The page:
By David L. Hudson Jr., First Amendment Scholar
Updated December 2008
Attorney ads are everywhere, featured on television, the Yellow Pages, direct-mail solicitation letters, billboards, Web sites, and the backs of bus-stop benches. They flood the marketplace, informing consumers of their choices of legal counsel. “Protect Your Rights,” “We’ll Fight for You,” and “Don’t Settle for Less” have become familiar refrains.
Such was not always the case. For most of the 20th century, attorney advertising was forbidden by bar associations. For many years, the only form of permissible advertising was business cards. In fact, the American Bar Association’s first ethics code, adopted in 1908, allowed just printed cards.
Though restricting advertising obviously infringes on the freedom of speech, for a long time the U.S. Supreme Court found no First Amendment violation in such restrictions. In its 1942 decision Valentine v. Chrestensen, the Court wrote: “We are equally clear that the Constitution imposes no such restraint on government as respects purely commercial advertising.”
It was not until the 1970s that the Court ruled that so-called commercial speech — or speech that does no more than propose a commercial transaction — was entitled to some degree of First Amendment protection.
In 1976, the Court struck down a Virginia law forbidding pharmacists from advertising prescription drug prices. In Virginia State Bd. of Pharmacy v. Virginia Citizens Consumer Council, Inc., Justice Harry Blackmun wrote that “the free flow of commercial information is indispensable.” He added that “[a]s to the particular consumer’s interest in the free flow of commercial information, that interest may be as keen, if not keener by far, than his interest in the day’s most urgent political debate.”
Bates v. State Bar of Arizona
The very next year the Court first determined that attorney advertising was a form of commercial speech entitled to some degree of First Amendment protection in Bates v. State Bar of Arizona. The dispute in Bates began when two Arizona attorneys placed an ad in The Arizona Republic newspaper. The ad quoted prices for certain routine legal services.
This action violated an attorney disciplinary rule that provided: “A lawyer shall not publicize himself, or his partner, or associate, or any other lawyer affiliated with him or his firm, as a lawyer through newspaper or magazine advertisements, radio or television announcements, display advertisements in the city or telephone directories or other means of commercial publicity, nor shall he authorize or permit others to do so in his behalf.”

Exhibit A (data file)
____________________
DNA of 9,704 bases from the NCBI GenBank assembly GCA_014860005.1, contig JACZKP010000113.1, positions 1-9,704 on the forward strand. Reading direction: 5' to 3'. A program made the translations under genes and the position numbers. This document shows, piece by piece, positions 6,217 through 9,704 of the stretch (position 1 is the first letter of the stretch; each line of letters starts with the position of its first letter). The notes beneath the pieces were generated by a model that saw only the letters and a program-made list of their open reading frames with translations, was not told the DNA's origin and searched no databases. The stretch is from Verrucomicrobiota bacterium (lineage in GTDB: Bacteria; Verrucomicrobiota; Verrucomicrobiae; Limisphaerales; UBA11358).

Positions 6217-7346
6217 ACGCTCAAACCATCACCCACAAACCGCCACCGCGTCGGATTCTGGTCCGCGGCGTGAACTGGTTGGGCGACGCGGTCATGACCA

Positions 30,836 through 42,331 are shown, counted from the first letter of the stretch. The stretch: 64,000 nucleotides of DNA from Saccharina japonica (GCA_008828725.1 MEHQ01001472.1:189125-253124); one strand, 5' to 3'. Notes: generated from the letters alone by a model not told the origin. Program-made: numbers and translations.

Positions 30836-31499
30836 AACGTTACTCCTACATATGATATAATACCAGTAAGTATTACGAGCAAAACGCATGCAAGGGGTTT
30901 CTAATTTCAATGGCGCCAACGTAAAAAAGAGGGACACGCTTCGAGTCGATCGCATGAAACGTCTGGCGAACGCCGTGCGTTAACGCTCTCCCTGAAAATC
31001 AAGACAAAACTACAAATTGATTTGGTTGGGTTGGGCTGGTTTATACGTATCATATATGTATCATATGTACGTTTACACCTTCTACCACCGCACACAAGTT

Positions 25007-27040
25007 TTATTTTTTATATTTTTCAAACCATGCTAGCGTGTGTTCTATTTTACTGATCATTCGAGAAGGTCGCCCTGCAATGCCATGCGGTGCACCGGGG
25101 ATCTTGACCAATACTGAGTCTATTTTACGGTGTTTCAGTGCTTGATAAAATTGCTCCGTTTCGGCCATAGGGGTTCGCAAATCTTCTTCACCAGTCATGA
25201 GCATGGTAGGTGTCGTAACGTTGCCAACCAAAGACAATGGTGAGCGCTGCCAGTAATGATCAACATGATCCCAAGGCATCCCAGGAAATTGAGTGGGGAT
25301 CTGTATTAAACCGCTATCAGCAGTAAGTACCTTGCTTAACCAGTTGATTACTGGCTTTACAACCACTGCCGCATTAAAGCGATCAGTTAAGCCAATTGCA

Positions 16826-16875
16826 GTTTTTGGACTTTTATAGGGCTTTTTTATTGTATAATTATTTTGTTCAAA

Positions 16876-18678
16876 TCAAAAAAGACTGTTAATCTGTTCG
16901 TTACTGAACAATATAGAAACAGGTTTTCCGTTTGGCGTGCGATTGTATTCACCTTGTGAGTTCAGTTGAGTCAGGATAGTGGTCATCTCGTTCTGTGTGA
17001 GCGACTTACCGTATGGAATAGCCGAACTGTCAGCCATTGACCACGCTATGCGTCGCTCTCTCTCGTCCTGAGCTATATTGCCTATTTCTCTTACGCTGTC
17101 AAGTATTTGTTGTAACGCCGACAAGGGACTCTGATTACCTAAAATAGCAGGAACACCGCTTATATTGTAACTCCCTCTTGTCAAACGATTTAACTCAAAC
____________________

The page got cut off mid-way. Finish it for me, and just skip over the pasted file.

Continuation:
The president of the Arizona bar filed a complaint against the two lawyers, who argued that the ban on attorney ads in newspapers violated the First Amendment. The case eventually reached the U.S. Supreme Court. The Court sided with the attorneys: “Like the Virginia statutes (at issue in Virginia State Bd. of Pharmacy and Bigelow v. Virginia), the disciplinary rule serves to inhibit the free flow of commercial information and to keep the public in ignorance.”
The Arizona bar made several arguments against the attorney newspaper ads, including that they:
The Supreme Court rejected all of these arguments by a 5-4 vote. The majority found “the postulated connection between advertising and the erosion of true professionalism to be severely strained.” It also described the historical aversion to attorney ads as a “rule of etiquette” rather than a “rule of ethics.”
The Court reasoned that “the prohibition of advertising serves only to restrict the information that flows to consumers” and that “advertising is the traditional mechanism in a free-market economy for a supplier to inform a potential purchaser of the availability and terms of exchange.”
Though it ruled in favor of the attorneys, the majority cautioned that not all advertising by attorneys should receive First Amendment protection. False, deceptive or misleading attorney advertising is unprotected, the Court said. Warnings or disclaimers may be required in some attorney ads. The Court also noted that restraints on in-person solicitation may be appropriate.
The Bates decision led to an increase in attorney advertising. Then, in a series of later cases, the Supreme Court struck down even more restrictions. From 1977 until 1995, the only time the Court upheld a restriction on attorney speech, it involved a ban on in-person solicitation.